**Abstract**: With the ever increasing size and complexity of fully self-consistent simulations of galaxy formation within the framework of the cosmic web, the demands upon object finders for these simulations has simultaneously grown. To this extent we initiated the Halo Finder Comparison Project that gathered together all the experts in the field and has so far led to two comparison papers, one for dark matter field haloes (Knebe et al. 2011), and one for dark matter subhaloes (Onions et al. 2012). However, as state-of-the-art simulation codes are perfectly capable of not only following the formation and evolution of dark matter but also account for baryonic physics (e.g. hydrodynamics, star formation, feedback) object finders should also be capable of taking these additional processes into consideration. Here we report on a comparison of codes as applied to the Constrained Local UniversE Simulation (CLUES) of the formation of the Local Group which incorporates much of the physics relevant for galaxy formation. We compare both the properties of the three main galaxies in the simulation (representing the MW, M31, and M33) as well as their satellite populations for a variety of halo finders ranging from phase-space to velocity-space to spherical overdensity based codes, including also a mere baryonic object finder. We obtain agreement amongst codes comparable to (if not better than) our previous comparisons, at least for the total, dark, and stellar components of the objects. However, the diffuse gas content of the haloes shows great disparity, especially for low-mass satellite galaxies. This is primarily due to differences in the treatment of the thermal energy during the unbinding procedure. We acknowledge that the handling of gas in halo finders is something that needs to be dealt with carefully, and the precise treatment may depend sensitively upon the scientific problem being studied.

**Credit**: Alexander Knebe, Noam I. Libeskind, Frazer Pearce, Peter Behroozi, Javier Casado, Klaus Dolag, Rosa Dominguez-Tenreiro, Pascal Elahi, Hanni Lux, Stuart I. Muldrew, Julian Onions

http://arxiv.org/abs/1305.2448

**Abstract**: While various codes exist to systematically and robustly find haloes and subhaloes in cosmological simulations (Knebe et al., 2011, Onions et al., 2012), this is the first work to introduce and rigorously test codes that find tidal debris (streams and other unbound substructure) in fully cosmological simulations of structure formation. We use one tracking and three non-tracking codes to identify substructure (bound and unbound) in a Milky Way type simulation from the Aquarius suite (Springel et al., 2008) and post-process their output with a common pipeline to determine the properties of these substructures in a uniform way. By using output from a fully cosmological simulation, we also take a step beyond previous studies of tidal debris that have used simple toy models. We find that both tracking and non-tracking codes agree well on the identification of subhaloes and more importantly, the unbound tidal features associated with them. The distributions of basic properties of the total substructure distribution (mass, velocity dispersion, position) are recovered with a scatter of $sim20%$. Using the tracking code as our reference, we show that the non-tracking codes identify complex tidal debris with purities of $sim40%$. Analysing the results of the substructure finders, we find that the general distribution of substructures differ significantly from the distribution of bound subhaloes. Most importantly, both bound and unbound substructures together constitute $sim18%$ of the host halo mass, which is a factor of $sim2$ higher than the fraction in self-bound subhaloes. However, this result is restricted by the remaining challenge to cleanly define when an unbound structure has become part of the host halo. Nevertheless, the more general substructure distribution provides a more complete picture of a halo's accretion history.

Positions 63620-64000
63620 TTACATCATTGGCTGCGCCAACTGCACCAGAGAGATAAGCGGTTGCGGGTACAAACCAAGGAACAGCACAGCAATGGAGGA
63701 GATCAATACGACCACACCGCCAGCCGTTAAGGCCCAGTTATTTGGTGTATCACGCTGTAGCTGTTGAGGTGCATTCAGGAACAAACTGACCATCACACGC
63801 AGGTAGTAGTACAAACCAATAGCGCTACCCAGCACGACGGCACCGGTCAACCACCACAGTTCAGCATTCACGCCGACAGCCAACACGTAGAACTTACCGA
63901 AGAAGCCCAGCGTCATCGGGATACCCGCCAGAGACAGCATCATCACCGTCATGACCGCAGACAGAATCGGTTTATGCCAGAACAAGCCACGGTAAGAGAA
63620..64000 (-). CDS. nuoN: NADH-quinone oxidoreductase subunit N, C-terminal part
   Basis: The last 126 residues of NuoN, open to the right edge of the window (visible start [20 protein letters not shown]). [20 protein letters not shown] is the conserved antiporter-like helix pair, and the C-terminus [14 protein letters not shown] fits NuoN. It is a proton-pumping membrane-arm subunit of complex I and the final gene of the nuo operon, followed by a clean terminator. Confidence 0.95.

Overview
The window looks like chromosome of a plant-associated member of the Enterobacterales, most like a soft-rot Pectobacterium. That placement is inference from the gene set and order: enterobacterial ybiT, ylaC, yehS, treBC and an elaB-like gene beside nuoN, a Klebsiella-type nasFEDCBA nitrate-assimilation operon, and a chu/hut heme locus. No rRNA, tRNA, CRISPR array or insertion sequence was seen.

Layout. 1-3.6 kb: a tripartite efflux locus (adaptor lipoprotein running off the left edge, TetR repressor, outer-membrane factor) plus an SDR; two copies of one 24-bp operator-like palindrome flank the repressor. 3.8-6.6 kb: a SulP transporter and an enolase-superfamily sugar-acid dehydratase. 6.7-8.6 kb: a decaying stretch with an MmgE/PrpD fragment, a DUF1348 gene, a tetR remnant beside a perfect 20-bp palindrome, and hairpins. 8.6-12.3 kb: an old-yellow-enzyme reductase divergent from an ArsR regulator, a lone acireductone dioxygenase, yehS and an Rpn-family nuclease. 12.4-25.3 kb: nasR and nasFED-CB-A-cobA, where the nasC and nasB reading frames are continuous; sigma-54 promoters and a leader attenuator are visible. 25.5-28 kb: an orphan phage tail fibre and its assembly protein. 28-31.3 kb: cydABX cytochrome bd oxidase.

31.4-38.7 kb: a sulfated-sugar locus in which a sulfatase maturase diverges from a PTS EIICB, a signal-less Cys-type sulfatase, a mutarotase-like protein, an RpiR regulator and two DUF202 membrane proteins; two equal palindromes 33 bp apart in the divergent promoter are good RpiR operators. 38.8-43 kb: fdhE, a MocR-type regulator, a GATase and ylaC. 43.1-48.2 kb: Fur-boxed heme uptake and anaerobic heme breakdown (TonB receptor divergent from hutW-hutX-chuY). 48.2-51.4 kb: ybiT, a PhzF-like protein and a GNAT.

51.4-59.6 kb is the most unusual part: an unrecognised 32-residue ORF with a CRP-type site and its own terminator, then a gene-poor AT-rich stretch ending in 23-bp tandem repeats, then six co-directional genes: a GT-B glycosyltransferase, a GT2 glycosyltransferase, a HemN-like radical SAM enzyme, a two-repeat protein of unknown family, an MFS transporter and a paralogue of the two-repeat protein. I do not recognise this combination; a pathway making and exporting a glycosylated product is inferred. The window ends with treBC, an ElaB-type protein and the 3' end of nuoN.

**Credit**: Pascal J. Elahi, Jiaxin Han, Hanni Lux, Yago Ascasibar, Peter Behroozi, Alexander Knebe, Stuart I. Muldrew, Julian Onions, Frazer Pearce

http://arxiv.org/abs/1009.1342v1

**Abstract**: Assembling simulation software along with the associated tools and utilities is a challenging endeavor, particularly when the components are distributed across multiple source code versioning systems. It is problematic for researchers compiling and running the software across many different supercomputers, as well as for novices in a field who are often presented with a bewildering list of software to collect and install. In this paper, we describe a language (CRL) for specifying software components with the details needed to obtain them from source code repositories. The language supports public and private access. We describe a tool called GetComponents which implements CRL and can be used to assemble software. We demonstrate the tool for application scenarios with the Cactus Framework on the NSF TeraGrid resources. The tool itself is distributed with an open source license and freely available from our web page.

**Credit**: Eric L. Seidel, Gabrielle Allen, Steven Brandt, Frank Löffler, Erik Schnetter

http://arxiv.org/abs/1505.04607

**Abstract**: We present a comparison of 14 galaxy formation models: 12 different semi-analytical models and 2 halo-occupation distribution models for galaxy formation based upon the same cosmological simulation and merger tree information derived from it. The participating codes have proven to be very successful in their own right but they have all been calibrated independently using various observational data sets, stellar models, and merger trees. In this paper we apply them without recalibration and this leads to a wide variety of predictions for the stellar mass function, specific star formation rates, stellar-to- halo mass ratios, and the abundance of orphan galaxies. The scatter is much larger than seen in previous comparison studies primarily because the codes have been used outside of their native environment within which they are well tested and calibrated. The purpose of the `nIFTy comparison of galaxy formation models' is to bring together as many different galaxy formation modellers as possible and to investigate a common approach to model calibration. This paper provides a unified description for all participating models and presents the initial, uncalibrated comparison as a baseline for our future studies where we will develop a common calibration framework and address the extent to which that reduces the scatter in the model predictions seen here.